32. Respondents indicated a slight increase in inventory additions in Q3 versus Q239% added to inventories while 22% cut Additions Cuts Note: “No change” is shown as neutral (as a zero value) on the chart to allow a visual depiction of trends Base: n = 92

  33. Capacity trends have remained steady over the past six quartersMore (38%) added to production capacity in Q3 Increase Cuts Note: “No change” is shown as neutral (as a zero value) on the chart to allow a visual depiction of trends Base: n = 92

  34. Hiring was steady with 47% indicating growth from Q2Only 5% of respondents indicated “Job Cuts” Hiring Job Cuts Base: n=92

  35. New orders average growth decreased year-over-year, dropping from +2.5% in 2012 Q3 to +2.2% in 2013 Q3New orders are still relatively lowwith a decline of 0.6 percentage points from 2013 Q2 Note: “No change” is shown as neutral (as a zero value) on the chart to allow a visual depiction of trends Base: n=86

  36. Detailed Results:Issues

  37. “Extended payment / terms of sale” moves to top issue for 2013 Q3“Economic conditions” and “Aftermarket Demand Drivers” emerge as other top issues for the quarter More Important Less Important

  38. Increased competition from low cost suppliers, economic uncertainty and rise in gas/oil prices impacted suppliers business in the past quarter What events or changes have impacted your business in the past three months? (Open-ended) Issues with Customers Economic Uncertainty & Weak Sales Weather • “Consolidation of some customers…” • “Customers changing their procurement process and subjecting the suppliers to annual auctions.” • “Customers managing their inventory more tightly.” • “Retailers cutting back on purchases versus prior.” • “Economic Conditions.” • “Economic conditions remain soft. Fuel prices rising.” • “Weaker Sales resulting in overall weaker demand for Performance Chemicals in the aftermarket…” • “Weaker retail sales.” • “The Retail segment being down or flat. Growth was projected. Having to make up for it elsewhere.” • “The economy is still weak.” • “Weaker sales resulting in overall weaker demand for Performance Chemicals in the aftermarket.” • “WEATHER- Lack of heat!” • “Climate!! A cooler than normal Summer killed our A/C service business...” For full results, see Appendix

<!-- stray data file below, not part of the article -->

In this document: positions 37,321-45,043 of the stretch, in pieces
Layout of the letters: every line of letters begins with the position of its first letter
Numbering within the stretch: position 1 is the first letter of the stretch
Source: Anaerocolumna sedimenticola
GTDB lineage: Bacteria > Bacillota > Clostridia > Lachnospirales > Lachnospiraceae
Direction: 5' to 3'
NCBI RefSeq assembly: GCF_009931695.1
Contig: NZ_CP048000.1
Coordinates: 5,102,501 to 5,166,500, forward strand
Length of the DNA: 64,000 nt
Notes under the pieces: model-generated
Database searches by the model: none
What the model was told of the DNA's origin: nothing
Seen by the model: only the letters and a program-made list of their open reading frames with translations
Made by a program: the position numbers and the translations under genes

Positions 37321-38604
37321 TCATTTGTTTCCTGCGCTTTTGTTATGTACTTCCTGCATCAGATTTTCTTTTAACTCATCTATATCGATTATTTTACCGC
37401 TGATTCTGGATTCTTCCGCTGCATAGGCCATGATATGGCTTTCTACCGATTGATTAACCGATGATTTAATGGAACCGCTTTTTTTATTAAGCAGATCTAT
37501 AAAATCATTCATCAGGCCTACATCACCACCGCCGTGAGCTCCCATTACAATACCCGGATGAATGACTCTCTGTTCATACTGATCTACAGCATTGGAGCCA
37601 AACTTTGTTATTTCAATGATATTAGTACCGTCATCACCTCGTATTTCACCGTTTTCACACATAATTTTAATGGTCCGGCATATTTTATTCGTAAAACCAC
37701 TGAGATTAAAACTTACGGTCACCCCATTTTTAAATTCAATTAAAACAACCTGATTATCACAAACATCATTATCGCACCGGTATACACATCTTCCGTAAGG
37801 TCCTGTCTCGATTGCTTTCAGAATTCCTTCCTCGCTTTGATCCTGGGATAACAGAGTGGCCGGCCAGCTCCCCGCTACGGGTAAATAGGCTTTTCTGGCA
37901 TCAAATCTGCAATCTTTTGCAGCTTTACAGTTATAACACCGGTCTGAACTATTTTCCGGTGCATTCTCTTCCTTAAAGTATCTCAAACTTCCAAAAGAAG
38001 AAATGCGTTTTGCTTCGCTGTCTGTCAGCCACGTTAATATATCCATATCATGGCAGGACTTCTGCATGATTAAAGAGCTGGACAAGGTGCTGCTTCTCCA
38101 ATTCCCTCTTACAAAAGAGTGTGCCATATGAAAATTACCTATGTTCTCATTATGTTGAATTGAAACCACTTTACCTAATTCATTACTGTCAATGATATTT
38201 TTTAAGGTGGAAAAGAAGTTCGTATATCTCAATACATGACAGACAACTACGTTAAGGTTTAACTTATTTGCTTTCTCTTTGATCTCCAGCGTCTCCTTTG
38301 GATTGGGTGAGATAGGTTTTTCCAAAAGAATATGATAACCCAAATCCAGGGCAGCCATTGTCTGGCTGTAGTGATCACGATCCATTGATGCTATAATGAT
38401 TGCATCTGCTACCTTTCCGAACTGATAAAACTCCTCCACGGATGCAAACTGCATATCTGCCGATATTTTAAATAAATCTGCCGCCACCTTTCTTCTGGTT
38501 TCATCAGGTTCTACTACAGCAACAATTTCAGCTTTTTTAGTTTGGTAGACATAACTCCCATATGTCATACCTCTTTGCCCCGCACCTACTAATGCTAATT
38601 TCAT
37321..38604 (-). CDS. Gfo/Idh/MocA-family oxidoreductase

39. IMR Repair ShopSurvey

  40. Shop sales increased quarter-over-quarter

  41. Channels purchased from in past 12 months Note: Respondents could pick multiple categories; therefore, total will add up to more than 100% Retail WDs Dealers/OES Note: The information in this section comes from IMR’s monthly Repair Shop survey research. IMR’s data includes significantly more on shop insights, category insights and shop demographics. IMR offers a 10% discount on their services to AASA members. See www.automotiveresearch.com for more information.

  42. Appendix Respondent’s Product Categories Full Answers to Selected Questions Barometer Methodology

  43. Respondents’ product categories Base: n = 86 Note: Respondents could pick multiple categories; therefore, total will add up to more than 100%

  44. What should the aftermarket as a whole, individual companies, and aftermarket associations, be doing to reduce unperformed maintenance? (1/3)

  45. What should the aftermarket as a whole, individual companies, and aftermarket associations, be doing to reduce unperformed maintenance? (2/3)

  46. What should the aftermarket as a whole, individual companies, and aftermarket associations, be doing to reduce unperformed maintenance? (3/3)

  47. What events or changes have most impacted your business or business conditions in the past three months? (1/2)

  48. What events or changes have most impacted your business or business conditions in the past three months? (2/2)

  49. AASA Supplier Barometer methodology notes • Comments are edited only for spelling and diction and may contain grammatical errors due to their verbatim nature. • Note that responses to questions related to price and gross margin trends are delayed by one quarter to comply with anti-trust safe harbor guidelines. • Responses to this survey are confidential. Therefore, only aggregated results will be reported. Individual responses will not be released and will be destroyed after results are compiled. • The AASA Supplier Barometer survey presents the latest information on aftermarket supplier sentiments and market trends. • The purpose of the survey is to provide members with general information on business conditions and market trends and to allow high-level benchmarking of sector performance. The information and opinions contained in this report are for general information purposes only. • Participation is only available to AASA supplier members. There were 94 survey responses in this quarter’s report.